Forklifts with retractable masts retrieve the pallets, which contain a total of 50 banana crates, from the ripening chambers, transport them to the robotic cells and place them on one of the four chain conveyors located there. Each of the two unstacking robots is fed by two conveyors. After being set down, the pallet advances up to a light barrier, where it stops. Then the system positions the top layer centrally relative to the robot gripper, thus aligning it for programmed robotic handling. To achieve this, the centering frame, which is lowered from above, and the chain conveyor both move in the X and the Y axis. This process is repeated for each of the ten layers.

The Long Range palletizer alternately grips two banana crates lengthwise and three crosswise; this depends on the packing pattern of the pallets, whose dimensions are generally 1000 mm x 1200 mm. To do this, the robot rotates the gripper and adjusts the integrated jaws to match the load. The jaws pneumatically clamp the sides of the boxes; sensors report when the correct pressure has been generated for the boxes to be picked up. If the KUKA robot has to grip three banana crates, they are first separated from each other by a vacuum suction system. The distance between the boxes which is thus created is necessary for a secure grip to be achieved. The robot maintains this distance by means of spacers which it advances from its gripper.

After picking up the banana crates, the KR 160 PA sets them down on a roller conveyor. Once three boxes have been gripped by the robot, they are first placed on a spur line, which then passes them on to the roller conveyor. Empty pallets travel automatically on a traversing carriage to a magazine, where they are kept until a forklift truck comes to remove them. The boxes, on the other hand, travel along separate roller conveyors from the two robotic cells to the stacking robot. Quality stations for visual inspection are set up along this path. Crates containing bananas which require additional processing are transferred by the system to an autonomous sorting circuit. Order picking and packaging are also carried out on this circuit, for example when the customer wants goods by the piece.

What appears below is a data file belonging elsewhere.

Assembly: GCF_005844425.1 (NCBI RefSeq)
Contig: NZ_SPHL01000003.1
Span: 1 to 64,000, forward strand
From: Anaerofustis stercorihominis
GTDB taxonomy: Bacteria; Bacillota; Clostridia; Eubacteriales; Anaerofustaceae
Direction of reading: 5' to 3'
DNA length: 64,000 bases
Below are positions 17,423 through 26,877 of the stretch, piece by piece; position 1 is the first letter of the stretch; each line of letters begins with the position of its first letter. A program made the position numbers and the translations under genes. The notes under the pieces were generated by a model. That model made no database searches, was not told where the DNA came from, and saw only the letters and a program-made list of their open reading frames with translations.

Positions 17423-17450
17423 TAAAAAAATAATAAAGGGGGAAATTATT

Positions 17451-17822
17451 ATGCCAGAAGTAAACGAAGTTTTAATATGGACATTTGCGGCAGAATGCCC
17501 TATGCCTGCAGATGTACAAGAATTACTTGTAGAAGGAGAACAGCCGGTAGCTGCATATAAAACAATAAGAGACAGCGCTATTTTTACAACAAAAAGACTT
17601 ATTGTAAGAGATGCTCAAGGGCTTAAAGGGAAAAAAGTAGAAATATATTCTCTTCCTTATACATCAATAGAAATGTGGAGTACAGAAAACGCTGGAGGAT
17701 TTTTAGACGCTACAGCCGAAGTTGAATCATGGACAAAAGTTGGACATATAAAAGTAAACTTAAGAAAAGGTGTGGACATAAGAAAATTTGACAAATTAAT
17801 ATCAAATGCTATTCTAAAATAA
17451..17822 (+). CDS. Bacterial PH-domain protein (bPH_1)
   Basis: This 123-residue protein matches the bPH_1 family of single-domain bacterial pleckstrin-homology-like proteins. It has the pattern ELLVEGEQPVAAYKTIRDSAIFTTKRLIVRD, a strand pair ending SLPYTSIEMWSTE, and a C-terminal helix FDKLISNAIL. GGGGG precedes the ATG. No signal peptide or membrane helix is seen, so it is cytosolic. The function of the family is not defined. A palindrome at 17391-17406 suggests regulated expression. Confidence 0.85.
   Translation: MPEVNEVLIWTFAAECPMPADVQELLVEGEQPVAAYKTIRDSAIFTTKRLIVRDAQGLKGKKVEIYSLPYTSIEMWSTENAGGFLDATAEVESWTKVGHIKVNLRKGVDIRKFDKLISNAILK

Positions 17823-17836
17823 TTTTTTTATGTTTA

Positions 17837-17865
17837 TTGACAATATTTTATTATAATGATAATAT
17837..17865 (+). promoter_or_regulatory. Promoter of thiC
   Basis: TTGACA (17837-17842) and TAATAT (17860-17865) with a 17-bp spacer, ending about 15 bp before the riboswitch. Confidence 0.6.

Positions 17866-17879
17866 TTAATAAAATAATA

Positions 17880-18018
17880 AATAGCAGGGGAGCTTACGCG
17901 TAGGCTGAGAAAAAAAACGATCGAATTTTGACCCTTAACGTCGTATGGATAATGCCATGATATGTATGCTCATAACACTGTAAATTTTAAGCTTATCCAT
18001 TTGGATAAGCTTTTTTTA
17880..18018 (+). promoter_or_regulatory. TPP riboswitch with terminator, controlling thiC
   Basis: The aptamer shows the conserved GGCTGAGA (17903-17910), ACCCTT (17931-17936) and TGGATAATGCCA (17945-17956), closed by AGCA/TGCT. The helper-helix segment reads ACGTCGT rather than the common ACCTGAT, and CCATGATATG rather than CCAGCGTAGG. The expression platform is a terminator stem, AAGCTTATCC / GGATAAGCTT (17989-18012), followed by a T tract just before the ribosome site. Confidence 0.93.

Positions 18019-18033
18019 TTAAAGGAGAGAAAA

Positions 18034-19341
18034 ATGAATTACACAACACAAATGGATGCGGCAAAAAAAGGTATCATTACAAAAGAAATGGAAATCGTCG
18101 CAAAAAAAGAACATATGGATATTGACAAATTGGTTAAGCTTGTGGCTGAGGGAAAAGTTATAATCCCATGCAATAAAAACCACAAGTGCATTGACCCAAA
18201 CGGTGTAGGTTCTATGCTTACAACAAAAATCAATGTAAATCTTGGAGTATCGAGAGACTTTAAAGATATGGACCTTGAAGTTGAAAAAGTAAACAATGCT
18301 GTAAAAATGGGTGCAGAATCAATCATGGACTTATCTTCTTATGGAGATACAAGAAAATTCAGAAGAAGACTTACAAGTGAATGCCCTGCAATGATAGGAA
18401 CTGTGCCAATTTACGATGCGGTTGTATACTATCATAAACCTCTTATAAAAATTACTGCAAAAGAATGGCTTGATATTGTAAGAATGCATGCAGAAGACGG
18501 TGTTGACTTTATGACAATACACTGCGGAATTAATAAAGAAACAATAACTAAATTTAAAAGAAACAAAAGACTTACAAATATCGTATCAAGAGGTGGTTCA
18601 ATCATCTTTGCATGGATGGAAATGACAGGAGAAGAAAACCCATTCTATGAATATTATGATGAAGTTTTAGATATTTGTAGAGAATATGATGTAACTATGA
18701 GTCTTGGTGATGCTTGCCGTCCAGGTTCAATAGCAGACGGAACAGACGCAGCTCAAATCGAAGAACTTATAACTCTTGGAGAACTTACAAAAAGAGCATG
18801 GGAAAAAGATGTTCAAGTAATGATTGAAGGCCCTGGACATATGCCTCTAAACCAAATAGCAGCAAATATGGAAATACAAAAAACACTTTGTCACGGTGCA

The stacking robot, which is also a KR 160 Long Range palletizer, simultaneously takes two banana boxes from each of the two roller conveyors, and places them in seven or eight layers on a europallet. To ensure that the robot stacks the boxes exactly on top of each other, thus providing the necessary stability, a centering blade is installed on the frame which surrounds the carrier. After each layer, the blade advances in the middle of the pallet one level higher. Just before setting the boxes down, the robot uses its gripper to push the two pairs of boxes against the blade from both sides, thus guaranteeing a tight stacking pattern.

Once completely loaded, the pallets travel on the outgoing roller conveyor until they reach an automatic binding machine, and after that a transfer station for pickup by forklift truck or pallet truck. Finally, the goods are placed in a temperature-controlled shipping area.

Significant and uniform improvement in quality
"Thanks to our investment in the three robots and their peripheral systems, today we achieve uniformly and significantly higher quality", explains Peter Werren. "In addition, the robot's extraordinary acceleration capacity guarantees short cycle times, and therefore high throughput. We benefit from this on the weekends, too, when the robots have to deal with very large quantities. Another decisive factor for us was improving working conditions for our employees. After all, the crates of bananas weigh about 19 kg, and they add up to 80 to 120 tons a day."

Since the robots are equipped to handle up to 1,000 banana crates per hour, the system still offers reserve capacity. The control technology used can also be adapted to new requirements, since it allows the modification of all motions in the variable area. The system also demonstrates flexibility with regard to the carriers used, since it can handle pallets with dimensions up to 1200 mm x 1200 mm.

Because of the large throughput required, high availability is also important. For this reason, Coop Schweiz is considering the use of the remote servicing offered by KUKA Roboter to further enhance operational readiness, which is already approaching 100% in any case.

Author: Jürgen Warmbold, freelance technical journalist, 27327 Martfeld, Germany